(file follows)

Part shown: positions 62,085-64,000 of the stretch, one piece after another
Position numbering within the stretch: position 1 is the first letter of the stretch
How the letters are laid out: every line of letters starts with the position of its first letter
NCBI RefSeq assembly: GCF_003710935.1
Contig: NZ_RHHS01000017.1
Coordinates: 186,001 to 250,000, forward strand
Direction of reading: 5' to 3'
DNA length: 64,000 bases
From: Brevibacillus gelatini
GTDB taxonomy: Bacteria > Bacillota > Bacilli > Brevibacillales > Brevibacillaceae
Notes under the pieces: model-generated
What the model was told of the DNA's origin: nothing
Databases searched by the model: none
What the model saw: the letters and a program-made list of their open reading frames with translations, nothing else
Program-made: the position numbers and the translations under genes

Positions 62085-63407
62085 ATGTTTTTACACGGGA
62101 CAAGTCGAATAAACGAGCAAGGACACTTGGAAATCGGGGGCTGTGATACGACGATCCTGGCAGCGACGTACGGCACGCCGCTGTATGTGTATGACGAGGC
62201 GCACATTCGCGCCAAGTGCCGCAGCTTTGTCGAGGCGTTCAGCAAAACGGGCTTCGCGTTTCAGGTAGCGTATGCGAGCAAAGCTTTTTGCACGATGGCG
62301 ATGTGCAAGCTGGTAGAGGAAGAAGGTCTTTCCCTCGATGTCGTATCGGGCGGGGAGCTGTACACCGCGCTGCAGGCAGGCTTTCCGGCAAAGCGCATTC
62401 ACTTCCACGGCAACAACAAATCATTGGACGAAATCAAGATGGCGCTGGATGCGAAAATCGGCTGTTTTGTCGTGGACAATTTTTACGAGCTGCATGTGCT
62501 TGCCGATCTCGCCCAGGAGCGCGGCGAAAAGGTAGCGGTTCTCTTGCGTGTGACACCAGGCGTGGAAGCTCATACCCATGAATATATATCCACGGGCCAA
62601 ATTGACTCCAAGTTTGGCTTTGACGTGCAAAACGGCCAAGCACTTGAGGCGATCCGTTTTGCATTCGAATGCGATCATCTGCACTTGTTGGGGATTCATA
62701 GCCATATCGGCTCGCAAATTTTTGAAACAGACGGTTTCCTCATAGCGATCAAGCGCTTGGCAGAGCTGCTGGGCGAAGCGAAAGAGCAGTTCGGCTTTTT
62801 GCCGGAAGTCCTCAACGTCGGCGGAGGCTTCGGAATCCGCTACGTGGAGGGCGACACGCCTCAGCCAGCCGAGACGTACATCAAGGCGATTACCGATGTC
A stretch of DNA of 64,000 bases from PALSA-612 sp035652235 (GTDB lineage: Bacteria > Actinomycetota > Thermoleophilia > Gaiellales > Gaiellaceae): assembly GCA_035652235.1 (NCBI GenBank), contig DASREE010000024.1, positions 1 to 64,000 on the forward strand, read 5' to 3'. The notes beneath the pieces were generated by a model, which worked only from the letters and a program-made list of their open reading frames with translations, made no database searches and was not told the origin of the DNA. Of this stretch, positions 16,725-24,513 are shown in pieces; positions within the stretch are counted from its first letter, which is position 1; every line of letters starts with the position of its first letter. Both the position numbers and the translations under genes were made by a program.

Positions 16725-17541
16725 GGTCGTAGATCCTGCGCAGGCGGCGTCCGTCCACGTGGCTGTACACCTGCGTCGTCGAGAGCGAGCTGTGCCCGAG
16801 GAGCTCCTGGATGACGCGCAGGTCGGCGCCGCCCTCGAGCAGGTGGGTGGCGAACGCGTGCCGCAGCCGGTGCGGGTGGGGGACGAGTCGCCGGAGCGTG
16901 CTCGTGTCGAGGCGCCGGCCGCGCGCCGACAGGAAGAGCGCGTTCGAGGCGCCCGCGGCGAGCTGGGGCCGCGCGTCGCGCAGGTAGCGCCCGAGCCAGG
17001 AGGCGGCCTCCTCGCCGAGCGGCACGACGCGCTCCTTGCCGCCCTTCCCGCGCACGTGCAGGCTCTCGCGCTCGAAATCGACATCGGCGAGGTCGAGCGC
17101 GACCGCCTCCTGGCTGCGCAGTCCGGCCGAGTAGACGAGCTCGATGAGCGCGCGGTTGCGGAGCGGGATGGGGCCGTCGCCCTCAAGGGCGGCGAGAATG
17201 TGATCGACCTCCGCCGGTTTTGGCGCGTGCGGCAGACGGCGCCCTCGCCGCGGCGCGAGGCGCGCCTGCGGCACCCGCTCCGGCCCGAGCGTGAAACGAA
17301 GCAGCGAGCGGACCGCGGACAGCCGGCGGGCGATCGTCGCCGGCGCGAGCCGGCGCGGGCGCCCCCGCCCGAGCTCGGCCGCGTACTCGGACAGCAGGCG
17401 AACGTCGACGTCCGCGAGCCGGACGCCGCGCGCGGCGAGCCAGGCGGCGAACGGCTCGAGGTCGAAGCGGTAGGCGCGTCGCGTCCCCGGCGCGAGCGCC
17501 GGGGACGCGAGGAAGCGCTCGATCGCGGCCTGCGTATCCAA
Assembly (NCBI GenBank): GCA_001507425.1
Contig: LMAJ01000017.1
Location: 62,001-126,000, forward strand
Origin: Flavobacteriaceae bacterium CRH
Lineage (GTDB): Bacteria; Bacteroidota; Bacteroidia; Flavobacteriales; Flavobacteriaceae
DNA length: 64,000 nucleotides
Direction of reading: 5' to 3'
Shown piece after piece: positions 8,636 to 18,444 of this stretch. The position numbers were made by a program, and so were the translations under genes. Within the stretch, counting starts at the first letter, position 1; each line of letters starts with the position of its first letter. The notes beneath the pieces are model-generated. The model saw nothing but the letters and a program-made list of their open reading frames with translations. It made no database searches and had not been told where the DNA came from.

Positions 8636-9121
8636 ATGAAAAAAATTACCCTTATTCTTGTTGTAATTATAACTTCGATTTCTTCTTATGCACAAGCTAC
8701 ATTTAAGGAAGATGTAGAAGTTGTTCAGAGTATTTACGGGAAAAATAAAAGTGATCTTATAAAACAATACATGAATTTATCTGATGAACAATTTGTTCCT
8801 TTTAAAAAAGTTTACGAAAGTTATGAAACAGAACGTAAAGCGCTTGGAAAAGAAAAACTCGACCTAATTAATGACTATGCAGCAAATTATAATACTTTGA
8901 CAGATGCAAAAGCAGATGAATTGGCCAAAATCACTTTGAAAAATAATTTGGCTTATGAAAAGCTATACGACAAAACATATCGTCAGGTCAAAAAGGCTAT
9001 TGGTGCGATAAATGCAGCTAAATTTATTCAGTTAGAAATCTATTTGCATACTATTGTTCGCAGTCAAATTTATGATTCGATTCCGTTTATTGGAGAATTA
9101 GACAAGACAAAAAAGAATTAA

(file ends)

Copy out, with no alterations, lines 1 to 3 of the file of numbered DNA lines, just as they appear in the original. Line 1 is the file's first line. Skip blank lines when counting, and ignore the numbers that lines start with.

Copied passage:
Part shown: positions 62,085-64,000 of the stretch, one piece after another
Position numbering within the stretch: position 1 is the first letter of the stretch
How the letters are laid out: every line of letters starts with the position of its first letter